c.1930 Regal Parlor Guitar - Part 1

Here's what will be a very becoming guitar when it's all done-up and fixed. I figured I'd show you a glimpse of the "usual work" that goes into fixing up a typical old parlor. This is a Regal-built floral stencil in "concert" size for the time, which was probably about c.1930 or so, with really fun multicolored inlay and nice contrastingly-white binding. The top is spruce, (and very thankfully, crack-free) the back, sides, and neck are all birch. It's ladder-braced in a | / O | pattern (thick bridge plate, transverse, soundhole, upper bout brace), but has had some rough times. It has the evidence (typical) of being stored at tension in probably a damp area, as the top has sunk a little and the bridge has actually warped forwards (most likely due to the fact that it's made of dyed birch rather than ebony or rosewood).

I start by removing the bridge, which came very easily as the little glue that was left was weakened. The top has sunk a little under the soundhole, and though it will spring back a little bit after a few days of rest, it will likely remain sunken just a hair. I will be installing a couple of very lightweight balsa braces between the transverse and the thick bridge plate/brace to help counter this from happening in the future.

Here are a few nasty back-cracks that will be filled and more or less colored-in to match.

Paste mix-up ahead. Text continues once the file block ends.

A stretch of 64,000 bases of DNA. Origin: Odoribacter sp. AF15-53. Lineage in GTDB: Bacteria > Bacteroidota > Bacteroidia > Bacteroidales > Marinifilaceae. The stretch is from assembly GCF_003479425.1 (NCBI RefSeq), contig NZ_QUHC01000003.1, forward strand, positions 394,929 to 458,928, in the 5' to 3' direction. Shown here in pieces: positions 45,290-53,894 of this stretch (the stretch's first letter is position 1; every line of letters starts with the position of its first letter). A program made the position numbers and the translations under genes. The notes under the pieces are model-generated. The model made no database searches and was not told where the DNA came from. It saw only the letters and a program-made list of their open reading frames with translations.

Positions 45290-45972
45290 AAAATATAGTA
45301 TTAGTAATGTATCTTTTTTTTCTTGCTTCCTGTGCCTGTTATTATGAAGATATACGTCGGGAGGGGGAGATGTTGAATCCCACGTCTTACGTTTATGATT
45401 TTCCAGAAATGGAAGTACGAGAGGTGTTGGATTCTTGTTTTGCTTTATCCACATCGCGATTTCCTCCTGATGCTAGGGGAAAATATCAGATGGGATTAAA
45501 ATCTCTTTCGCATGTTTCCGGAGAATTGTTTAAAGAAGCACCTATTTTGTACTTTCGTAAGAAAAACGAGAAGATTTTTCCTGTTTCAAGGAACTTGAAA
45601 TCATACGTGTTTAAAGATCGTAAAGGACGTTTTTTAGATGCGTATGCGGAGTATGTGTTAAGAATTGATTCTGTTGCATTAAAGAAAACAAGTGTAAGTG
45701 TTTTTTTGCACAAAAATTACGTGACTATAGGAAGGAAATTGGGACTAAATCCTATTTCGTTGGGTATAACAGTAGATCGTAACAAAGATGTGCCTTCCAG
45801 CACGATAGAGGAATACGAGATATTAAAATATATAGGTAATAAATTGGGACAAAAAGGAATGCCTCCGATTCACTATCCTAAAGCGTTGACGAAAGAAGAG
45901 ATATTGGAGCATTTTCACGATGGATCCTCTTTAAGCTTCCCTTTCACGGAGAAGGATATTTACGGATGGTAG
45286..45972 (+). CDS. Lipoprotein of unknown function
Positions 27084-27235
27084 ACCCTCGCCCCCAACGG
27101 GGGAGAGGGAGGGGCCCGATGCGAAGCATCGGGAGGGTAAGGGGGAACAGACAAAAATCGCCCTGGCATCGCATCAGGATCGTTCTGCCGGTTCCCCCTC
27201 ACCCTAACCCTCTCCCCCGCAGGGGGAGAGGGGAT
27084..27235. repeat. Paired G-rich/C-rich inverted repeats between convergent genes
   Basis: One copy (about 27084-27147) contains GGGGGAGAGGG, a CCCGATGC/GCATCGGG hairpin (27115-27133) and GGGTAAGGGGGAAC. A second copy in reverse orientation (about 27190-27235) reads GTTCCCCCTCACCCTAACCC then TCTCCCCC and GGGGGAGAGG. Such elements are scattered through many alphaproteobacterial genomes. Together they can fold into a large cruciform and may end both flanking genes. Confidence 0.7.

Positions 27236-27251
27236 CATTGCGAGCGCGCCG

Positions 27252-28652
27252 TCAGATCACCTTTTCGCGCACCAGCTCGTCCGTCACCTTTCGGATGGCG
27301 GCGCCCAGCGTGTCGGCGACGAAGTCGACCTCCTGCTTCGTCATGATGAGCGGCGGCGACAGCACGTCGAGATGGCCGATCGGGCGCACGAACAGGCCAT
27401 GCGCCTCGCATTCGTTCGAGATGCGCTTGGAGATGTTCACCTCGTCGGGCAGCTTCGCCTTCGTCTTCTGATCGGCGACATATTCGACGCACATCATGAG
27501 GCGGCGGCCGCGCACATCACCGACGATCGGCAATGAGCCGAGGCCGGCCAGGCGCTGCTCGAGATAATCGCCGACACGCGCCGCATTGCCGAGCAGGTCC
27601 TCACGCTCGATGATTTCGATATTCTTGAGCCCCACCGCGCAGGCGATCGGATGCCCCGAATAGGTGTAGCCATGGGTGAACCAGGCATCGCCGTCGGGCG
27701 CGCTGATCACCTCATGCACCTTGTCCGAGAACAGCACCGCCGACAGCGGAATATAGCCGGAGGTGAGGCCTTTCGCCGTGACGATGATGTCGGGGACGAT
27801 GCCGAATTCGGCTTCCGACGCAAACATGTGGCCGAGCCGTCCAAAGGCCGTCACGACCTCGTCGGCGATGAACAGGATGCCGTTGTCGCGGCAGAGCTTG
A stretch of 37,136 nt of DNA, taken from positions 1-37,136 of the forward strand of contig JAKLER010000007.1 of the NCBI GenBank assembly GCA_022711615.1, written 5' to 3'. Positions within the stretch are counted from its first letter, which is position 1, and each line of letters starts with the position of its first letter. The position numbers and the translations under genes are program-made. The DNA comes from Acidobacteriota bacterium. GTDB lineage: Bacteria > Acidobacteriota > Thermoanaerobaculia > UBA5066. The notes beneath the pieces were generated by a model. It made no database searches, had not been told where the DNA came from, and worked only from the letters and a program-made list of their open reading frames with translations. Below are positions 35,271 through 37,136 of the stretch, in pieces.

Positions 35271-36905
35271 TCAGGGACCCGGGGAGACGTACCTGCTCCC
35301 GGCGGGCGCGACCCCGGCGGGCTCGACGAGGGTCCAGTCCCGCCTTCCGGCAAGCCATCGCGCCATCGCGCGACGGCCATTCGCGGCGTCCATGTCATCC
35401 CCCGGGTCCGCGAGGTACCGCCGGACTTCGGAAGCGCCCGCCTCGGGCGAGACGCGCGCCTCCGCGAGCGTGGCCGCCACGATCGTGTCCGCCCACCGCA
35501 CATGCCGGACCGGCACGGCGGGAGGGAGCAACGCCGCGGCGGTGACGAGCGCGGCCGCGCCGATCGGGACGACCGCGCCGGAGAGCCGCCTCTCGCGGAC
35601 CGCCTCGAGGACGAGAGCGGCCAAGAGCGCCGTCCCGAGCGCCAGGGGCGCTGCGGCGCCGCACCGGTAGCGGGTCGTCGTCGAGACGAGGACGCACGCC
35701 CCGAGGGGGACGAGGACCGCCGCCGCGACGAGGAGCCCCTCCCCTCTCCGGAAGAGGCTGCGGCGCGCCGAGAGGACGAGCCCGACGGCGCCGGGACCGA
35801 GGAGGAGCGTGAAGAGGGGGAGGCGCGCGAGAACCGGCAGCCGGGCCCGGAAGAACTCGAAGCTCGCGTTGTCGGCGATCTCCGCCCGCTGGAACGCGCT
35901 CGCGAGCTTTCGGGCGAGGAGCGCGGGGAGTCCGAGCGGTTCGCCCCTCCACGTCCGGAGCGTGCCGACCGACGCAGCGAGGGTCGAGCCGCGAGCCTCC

And here's a usual open seam. Now, these things alone aren't so big a deal, but they underly the problems inside: almost every brace is loose and all will need regluing.

Here's the dried-out and unhappy fretboard. These frets will be polished up, I will restore some color to the fingerboard, and then I'll oil it.

This looks like blasphemy, but each of those pieces of wood have padding under them so as not to mar the finish. Most of the weight is resting on the work-table -- not on the guitar.

Fortunately for me, the neck is straight with a tight neck-joint, but due to other "settling in" on the guitar, the bridge as it was, warped and all, would have had too high a saddle position anyhow. Here I'm in the middle of sanding it down flat and thinner for its re-glue later. The action in the end will be pretty close to factory-stock (a little under 1/8" at the 12th) and I'll get to save the original bridge in the process. I'll install a new fret-saddle as per the original configuration.

And here's some middle-of-the-road sanding on the top. In a few days, I'll probably have this guitar pretty much ready to go and most definitely a zillion-times purtier. A lot of the scuffs will be removed, scratches minimized, and after a thorough cleaning the finish should shine a lot more, too. Till then!


Jami said…
Thanks for posting your progress. My aunt just gave me a very similar Regal guitar that needs fixing up and I am wondering how much it would a)cost to have someone fix it and b)be worth after it's fixed. Not that I'd want to sell it, but am just curious.